Some financial professionals owe a fiduciary duty to their clients. All investment advisers are required to be fiduciaries by law, and stockbrokers may be fiduciaries depending on the circumstances – even though those same brokers must act in the client’s best interests (which is akin to a fiduciary duty). So what is a fiduciary duty anyway?
Fiduciaries are legally obligated to act in the best financial interests of their clients. In English, that means the clients’ interests come ahead of the financial professional’s. While most fiduciaries abide by their legal and professional duties, some violate the trust of their clients by failing to act in their best interests or even outright defrauding them of their funds.
Victims of such breaches of fiduciary duty have legal rights. At McCarthy, Lebit, Crystal & Liffman Co., LPA, our securities and investment fraud attorneys help our clients take legal action against financial professionals who have committed a breach of fiduciary duty. If you are in this difficult situation, you can learn more about your legal options by contacting our firm at (866) 932-1295.
What Is Fiduciary Duty?
A fiduciary can be any person or organization acting on behalf of another person, who has a legal obligation to act in the best interests of that person. A fiduciary holds a special relationship of trust and confidence with another.
Some of the most common business relationships that involve fiduciary duties include:
- Trustees and beneficiaries
- Corporate board members and shareholders
- Executors of wills and heirs
- Guardians and wards under their care
- Lawyers and clients
- Investment advisers and clients
According to the Consumer Financial Protection Bureau (CFPB), fiduciaries owe four main duties to their clients:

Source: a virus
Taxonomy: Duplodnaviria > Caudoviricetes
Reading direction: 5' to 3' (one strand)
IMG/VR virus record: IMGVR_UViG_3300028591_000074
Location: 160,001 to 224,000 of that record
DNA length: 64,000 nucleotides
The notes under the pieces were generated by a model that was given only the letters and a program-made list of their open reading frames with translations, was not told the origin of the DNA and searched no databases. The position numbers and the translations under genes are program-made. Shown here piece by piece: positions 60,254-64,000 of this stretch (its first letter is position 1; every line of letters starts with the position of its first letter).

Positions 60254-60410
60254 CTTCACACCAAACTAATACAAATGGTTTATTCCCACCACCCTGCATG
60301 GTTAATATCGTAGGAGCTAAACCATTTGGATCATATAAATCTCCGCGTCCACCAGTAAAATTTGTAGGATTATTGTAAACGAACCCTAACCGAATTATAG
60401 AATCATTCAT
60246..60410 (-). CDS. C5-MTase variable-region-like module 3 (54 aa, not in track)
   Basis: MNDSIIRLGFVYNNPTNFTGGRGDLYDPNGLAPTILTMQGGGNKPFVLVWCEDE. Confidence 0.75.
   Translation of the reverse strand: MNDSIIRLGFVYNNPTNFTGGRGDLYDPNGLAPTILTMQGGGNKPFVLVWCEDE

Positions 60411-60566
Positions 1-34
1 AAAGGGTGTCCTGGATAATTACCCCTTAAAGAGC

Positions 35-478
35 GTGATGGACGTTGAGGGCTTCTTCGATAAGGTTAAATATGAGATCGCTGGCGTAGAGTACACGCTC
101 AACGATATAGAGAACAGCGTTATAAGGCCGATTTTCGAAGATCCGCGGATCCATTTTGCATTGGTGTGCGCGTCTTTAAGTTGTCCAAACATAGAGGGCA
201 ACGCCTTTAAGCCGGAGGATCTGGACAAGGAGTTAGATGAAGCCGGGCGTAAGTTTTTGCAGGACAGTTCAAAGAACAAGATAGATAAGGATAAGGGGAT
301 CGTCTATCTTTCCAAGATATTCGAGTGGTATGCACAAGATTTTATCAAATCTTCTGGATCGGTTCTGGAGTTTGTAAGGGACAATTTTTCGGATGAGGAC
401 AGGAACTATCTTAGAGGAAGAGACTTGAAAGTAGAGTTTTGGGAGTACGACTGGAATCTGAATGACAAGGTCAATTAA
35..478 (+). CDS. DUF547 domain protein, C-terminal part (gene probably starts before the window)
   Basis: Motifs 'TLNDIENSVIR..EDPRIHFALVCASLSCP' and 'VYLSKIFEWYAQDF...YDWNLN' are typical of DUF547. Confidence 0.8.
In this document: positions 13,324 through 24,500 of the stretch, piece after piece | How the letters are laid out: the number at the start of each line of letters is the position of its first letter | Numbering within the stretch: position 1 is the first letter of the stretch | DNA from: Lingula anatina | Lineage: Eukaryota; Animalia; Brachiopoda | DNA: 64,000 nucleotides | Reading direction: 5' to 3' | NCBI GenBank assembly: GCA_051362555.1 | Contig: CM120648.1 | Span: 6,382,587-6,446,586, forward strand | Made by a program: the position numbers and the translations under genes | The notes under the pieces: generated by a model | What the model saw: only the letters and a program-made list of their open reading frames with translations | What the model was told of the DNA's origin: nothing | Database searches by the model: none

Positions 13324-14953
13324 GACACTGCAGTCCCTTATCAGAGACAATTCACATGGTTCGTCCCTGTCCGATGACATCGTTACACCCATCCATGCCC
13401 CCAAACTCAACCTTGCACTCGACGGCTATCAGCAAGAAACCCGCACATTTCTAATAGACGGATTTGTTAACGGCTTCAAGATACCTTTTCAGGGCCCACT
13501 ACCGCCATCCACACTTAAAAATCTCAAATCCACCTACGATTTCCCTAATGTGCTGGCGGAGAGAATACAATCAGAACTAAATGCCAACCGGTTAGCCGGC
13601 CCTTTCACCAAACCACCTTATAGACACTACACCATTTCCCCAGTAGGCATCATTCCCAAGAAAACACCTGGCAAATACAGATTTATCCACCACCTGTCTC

- Always act in the best interest of the client;
- Manage the client’s assets or funds carefully;
- Keep the client’s funds and property separate from those of the fiduciary and other clients; and,
- Maintain full and accurate records of the client’s money and property.
Examples of Breach of Fiduciary Duty
A breach of fiduciary duty occurs when a party trusted to manage the assets of another party fails to act in the best interest of this other party, thereby violating their legal obligations. Such breaches can take many forms. Here are some of the most common breaches our securities and investment fraud lawyers see in our cases.
A fiduciary is guilty of self-dealing if they prioritize their interests over the interests of their clients. Most commonly, that occurs when the financial professional recommends an investment or strategy that benefits themselves first and any potential benefit to the client is secondary. Such recommendations are the result of undisclosed conflicts of interest and serve to undermine the trust and confidence placed in the fiduciary. The client may be able to take legal action and pursue compensation for damages suffered.
Misuse of Company Assets
In a corporation, the Board of Directors has a great deal of power, including the authority to handle the company’s assets and funds. Misuse of company assets is a common breach of fiduciary duty committed by directors who use company funds, resources, or property for personal gain. This type of breach can have major financial consequences for the company and ultimately the wrongful directors themselves.
Misrepresentation or Omission of Material Facts
Brokers and financial advisors may breach their fiduciary duty by providing misleading information or omitting material details about investments or financial strategies. Failure to disclose pertinent facts can lead to misinformed investment decisions, financial losses, and potential legal disputes. A commitment to full and accurate disclosure of information is crucial in building trust, maintaining the integrity of the client-advisor relationship, and ensuring that the client’s best interests are protected.
Churning and Excessive Trading
Churning occurs when brokers excessively trade securities in a client’s account to produce additional commissions, prioritizing the broker’s financial gain over the best interests of their client. Excessive trading results in unnecessary fees and the depletion of the client’s investment portfolio. In addition to these direct consequences, churning can create an unnecessarily large tax liability for the client.